6.10.1

#### Lab 8: Practice with Abstraction

Important Note: Whenever you abstract from concrete things, remember to re-define them using the new abstraction. They should have the same signatures and purpose statements as before as well as pass the same tests as before. (Helpers are often useful for eliminating inessential differences among concrete things.) The new abstraction should have its own signature and purpose statement. If the original tests do not provide sufficient coverage for the abstraction, include additional tests.

Exercise 1 Abstract from the following functions:

• Design a function that triples every number in a given list of numbers.

• Design a function that halves every number in a given list of numbers.

Exercise 2 Abstract from init-x-vel and init-y-vel in Assignment 2.

Exercise 3 Abstract from the functions weight and all-balanced? in Assignment 7 (Exercises 7 and 9). Optional: abstract as well from the "helper function that also takes a Mobile as input" in Exercise 8 in Assignment 7.

Note: Although the Intermediate Student Language allows passing functions as inputs to other functions, it doesn’t allow passing and and or as inputs to other functions. To work around this restriction, you may need to define your own helper function which is just a thin wrapper around and.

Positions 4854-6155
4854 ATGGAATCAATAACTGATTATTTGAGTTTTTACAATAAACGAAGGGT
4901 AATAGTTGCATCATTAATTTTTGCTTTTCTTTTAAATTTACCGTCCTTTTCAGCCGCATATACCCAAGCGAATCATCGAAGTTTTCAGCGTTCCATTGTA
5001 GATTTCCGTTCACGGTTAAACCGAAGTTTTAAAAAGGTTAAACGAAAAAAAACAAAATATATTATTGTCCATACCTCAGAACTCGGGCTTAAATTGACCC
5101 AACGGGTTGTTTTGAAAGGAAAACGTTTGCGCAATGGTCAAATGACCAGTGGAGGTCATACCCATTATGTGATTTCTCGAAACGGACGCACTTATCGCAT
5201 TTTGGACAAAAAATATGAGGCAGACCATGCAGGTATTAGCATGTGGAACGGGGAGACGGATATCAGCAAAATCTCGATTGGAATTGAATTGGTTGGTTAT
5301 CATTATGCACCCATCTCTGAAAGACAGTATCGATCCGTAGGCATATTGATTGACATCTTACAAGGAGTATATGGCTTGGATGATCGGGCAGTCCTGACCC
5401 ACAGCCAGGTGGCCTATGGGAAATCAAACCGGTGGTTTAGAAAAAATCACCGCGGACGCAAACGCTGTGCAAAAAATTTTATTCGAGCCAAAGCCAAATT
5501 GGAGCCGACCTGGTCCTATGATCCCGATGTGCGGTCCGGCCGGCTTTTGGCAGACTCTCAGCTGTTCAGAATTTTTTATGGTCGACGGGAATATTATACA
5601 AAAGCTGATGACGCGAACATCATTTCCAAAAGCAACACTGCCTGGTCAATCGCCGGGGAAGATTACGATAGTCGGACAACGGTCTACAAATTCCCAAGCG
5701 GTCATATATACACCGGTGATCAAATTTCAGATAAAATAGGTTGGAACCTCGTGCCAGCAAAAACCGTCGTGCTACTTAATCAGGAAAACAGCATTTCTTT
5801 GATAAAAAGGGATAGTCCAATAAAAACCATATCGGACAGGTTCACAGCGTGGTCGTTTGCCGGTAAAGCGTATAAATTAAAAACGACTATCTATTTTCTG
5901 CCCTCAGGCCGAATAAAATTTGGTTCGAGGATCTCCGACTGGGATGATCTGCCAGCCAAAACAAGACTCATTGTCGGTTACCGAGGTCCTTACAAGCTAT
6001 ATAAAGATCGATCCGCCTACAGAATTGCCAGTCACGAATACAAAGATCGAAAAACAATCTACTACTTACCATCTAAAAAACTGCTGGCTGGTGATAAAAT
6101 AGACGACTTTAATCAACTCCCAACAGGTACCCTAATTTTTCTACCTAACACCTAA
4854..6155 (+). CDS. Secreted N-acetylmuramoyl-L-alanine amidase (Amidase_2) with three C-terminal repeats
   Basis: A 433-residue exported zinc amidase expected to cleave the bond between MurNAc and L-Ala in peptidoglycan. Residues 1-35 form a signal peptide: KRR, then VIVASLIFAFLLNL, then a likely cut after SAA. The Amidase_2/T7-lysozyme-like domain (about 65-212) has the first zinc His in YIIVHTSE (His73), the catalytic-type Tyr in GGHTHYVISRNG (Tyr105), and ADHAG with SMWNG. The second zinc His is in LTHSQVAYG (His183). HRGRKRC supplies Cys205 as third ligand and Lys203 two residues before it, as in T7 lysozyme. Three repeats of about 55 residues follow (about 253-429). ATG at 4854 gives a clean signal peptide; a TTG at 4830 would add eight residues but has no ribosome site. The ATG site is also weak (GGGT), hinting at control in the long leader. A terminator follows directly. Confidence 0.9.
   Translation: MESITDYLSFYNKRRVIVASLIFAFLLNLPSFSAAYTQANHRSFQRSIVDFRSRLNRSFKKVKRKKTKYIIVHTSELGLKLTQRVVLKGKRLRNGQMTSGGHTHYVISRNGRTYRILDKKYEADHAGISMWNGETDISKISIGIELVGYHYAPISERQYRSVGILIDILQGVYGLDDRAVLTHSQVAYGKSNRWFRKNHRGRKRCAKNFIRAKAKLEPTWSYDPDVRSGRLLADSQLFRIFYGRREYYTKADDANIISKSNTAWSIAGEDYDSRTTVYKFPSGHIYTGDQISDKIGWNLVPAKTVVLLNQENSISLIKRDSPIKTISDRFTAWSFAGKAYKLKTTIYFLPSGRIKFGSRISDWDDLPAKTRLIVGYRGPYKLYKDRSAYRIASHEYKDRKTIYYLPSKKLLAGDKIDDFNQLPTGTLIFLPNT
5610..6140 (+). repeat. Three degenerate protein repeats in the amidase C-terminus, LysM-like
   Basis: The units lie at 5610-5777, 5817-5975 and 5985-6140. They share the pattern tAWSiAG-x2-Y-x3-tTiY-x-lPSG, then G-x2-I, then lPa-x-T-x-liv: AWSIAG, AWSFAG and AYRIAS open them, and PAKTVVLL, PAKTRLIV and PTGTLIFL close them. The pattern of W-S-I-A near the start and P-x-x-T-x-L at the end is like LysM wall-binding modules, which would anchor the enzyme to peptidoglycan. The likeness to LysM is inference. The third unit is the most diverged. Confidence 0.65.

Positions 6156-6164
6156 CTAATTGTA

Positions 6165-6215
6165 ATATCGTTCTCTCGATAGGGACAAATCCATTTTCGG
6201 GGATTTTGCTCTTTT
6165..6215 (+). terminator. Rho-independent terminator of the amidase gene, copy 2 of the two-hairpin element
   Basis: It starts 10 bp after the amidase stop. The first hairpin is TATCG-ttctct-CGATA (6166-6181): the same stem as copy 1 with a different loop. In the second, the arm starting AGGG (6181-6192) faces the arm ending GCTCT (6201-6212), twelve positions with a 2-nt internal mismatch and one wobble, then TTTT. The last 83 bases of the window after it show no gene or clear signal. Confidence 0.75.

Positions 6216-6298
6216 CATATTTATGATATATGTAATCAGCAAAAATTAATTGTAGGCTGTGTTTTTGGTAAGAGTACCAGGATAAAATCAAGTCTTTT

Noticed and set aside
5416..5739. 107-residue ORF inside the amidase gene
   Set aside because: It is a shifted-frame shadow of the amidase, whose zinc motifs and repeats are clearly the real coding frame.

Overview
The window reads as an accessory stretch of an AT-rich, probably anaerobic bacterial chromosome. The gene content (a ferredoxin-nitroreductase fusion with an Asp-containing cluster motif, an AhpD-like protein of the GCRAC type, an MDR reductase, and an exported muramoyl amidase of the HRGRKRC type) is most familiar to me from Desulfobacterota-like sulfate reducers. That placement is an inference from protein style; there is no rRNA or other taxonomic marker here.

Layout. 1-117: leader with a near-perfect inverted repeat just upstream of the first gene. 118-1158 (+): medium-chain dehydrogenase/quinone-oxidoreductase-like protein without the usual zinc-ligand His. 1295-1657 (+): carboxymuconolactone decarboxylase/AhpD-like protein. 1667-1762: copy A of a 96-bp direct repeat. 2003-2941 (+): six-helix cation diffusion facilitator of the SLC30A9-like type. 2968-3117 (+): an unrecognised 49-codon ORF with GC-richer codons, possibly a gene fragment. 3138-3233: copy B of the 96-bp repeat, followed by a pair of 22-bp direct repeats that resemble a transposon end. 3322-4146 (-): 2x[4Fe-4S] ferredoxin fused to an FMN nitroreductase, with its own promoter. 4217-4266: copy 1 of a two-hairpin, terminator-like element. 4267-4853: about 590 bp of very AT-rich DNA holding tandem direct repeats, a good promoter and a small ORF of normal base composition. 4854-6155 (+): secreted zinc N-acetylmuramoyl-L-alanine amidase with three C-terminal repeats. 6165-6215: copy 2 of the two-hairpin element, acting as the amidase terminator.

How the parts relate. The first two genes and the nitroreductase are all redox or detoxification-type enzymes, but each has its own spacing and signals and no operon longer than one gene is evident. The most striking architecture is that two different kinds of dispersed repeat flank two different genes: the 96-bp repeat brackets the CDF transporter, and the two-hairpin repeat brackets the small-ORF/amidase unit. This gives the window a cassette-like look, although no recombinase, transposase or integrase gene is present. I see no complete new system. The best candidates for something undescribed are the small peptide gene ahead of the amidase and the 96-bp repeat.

Exercise 4 Abstract from the following functions:

• Design a function that takes two strings as input and returns the shorter string. (It doesn’t matter which string is returned if they are equally short.)

• Design a function that takes two Posns as input and returns the Posn closer to the origin. (It doesn’t matter which Posn is returned if they are equally close to the origin.)

• Design a function that takes two lists of images and returns the shorter list. (It doesn’t matter which list is returned if they are equally short.)

• Exercise 8 in Assignment 4: "Design a function which, given two addresses, produces the address with the smaller street number." (It doesn’t matter which address is returned if their street numbers are equally small.)

Exercise 5 Do book exercise 239 in How to Design Programs, Second Edition (Draft).

Exercise 6 Abstract from the following functions:

• Design a function draw-pairs like in Exercise 4 of Assignment 5 but using built-in lists.

• (Optional) The "helper function to process the ListOfZombies" in Exercise 10 of Assignment 6.

• Design a function that counts the number of items in a given list of numbers. Do not use the built-in length function.

• Design a function that counts the number of items in a given list of strings. Do not use the built-in length function.

• (Optional) The function count-all-words in Exercise 4 of Assignment 7.

Extra fun: instead of abstracting from these functions, can you define them using the function from class called math or op-lon? How about using the built-in functions foldl or foldr?